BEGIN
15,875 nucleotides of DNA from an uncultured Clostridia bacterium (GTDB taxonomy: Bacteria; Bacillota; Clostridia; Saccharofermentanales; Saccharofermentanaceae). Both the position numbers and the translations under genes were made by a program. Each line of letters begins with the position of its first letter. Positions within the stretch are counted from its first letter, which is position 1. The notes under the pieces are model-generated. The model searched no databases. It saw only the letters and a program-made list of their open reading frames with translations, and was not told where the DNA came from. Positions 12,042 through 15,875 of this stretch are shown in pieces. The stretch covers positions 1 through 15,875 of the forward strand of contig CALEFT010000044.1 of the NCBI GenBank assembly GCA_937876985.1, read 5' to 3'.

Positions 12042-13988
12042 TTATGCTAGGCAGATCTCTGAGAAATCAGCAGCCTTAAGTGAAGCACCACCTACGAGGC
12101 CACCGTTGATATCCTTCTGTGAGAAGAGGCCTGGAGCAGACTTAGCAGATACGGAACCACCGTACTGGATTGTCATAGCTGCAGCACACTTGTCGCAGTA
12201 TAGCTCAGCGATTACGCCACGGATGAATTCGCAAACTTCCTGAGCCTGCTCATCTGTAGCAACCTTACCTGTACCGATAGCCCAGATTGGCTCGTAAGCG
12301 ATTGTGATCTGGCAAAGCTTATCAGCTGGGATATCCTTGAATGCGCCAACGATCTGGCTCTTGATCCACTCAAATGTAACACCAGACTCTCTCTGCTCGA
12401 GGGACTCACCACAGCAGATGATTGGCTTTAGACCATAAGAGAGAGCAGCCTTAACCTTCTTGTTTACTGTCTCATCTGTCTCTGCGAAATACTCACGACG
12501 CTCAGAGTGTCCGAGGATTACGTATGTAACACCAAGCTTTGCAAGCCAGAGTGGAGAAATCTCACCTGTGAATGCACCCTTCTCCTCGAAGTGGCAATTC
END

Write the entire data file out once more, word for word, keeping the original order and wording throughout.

15,875 nucleotides of DNA from an uncultured Clostridia bacterium (GTDB taxonomy: Bacteria; Bacillota; Clostridia; Saccharofermentanales; Saccharofermentanaceae). Both the position numbers and the translations under genes were made by a program. Each line of letters begins with the position of its first letter. Positions within the stretch are counted from its first letter, which is position 1. The notes under the pieces are model-generated. The model searched no databases. It saw only the letters and a program-made list of their open reading frames with translations, and was not told where the DNA came from. Positions 12,042 through 15,875 of this stretch are shown in pieces. The stretch covers positions 1 through 15,875 of the forward strand of contig CALEFT010000044.1 of the NCBI GenBank assembly GCA_937876985.1, read 5' to 3'.

Positions 12042-13988
12042 TTATGCTAGGCAGATCTCTGAGAAATCAGCAGCCTTAAGTGAAGCACCACCTACGAGGC
12101 CACCGTTGATATCCTTCTGTGAGAAGAGGCCTGGAGCAGACTTAGCAGATACGGAACCACCGTACTGGATTGTCATAGCTGCAGCACACTTGTCGCAGTA
12201 TAGCTCAGCGATTACGCCACGGATGAATTCGCAAACTTCCTGAGCCTGCTCATCTGTAGCAACCTTACCTGTACCGATAGCCCAGATTGGCTCGTAAGCG
12301 ATTGTGATCTGGCAAAGCTTATCAGCTGGGATATCCTTGAATGCGCCAACGATCTGGCTCTTGATCCACTCAAATGTAACACCAGACTCTCTCTGCTCGA
12401 GGGACTCACCACAGCAGATGATTGGCTTTAGACCATAAGAGAGAGCAGCCTTAACCTTCTTGTTTACTGTCTCATCTGTCTCTGCGAAATACTCACGACG
12501 CTCAGAGTGTCCGAGGATTACGTATGTAACACCAAGCTTTGCAAGCCAGAGTGGAGAAATCTCACCTGTGAATGCACCCTTCTCCTCGAAGTGGCAATTC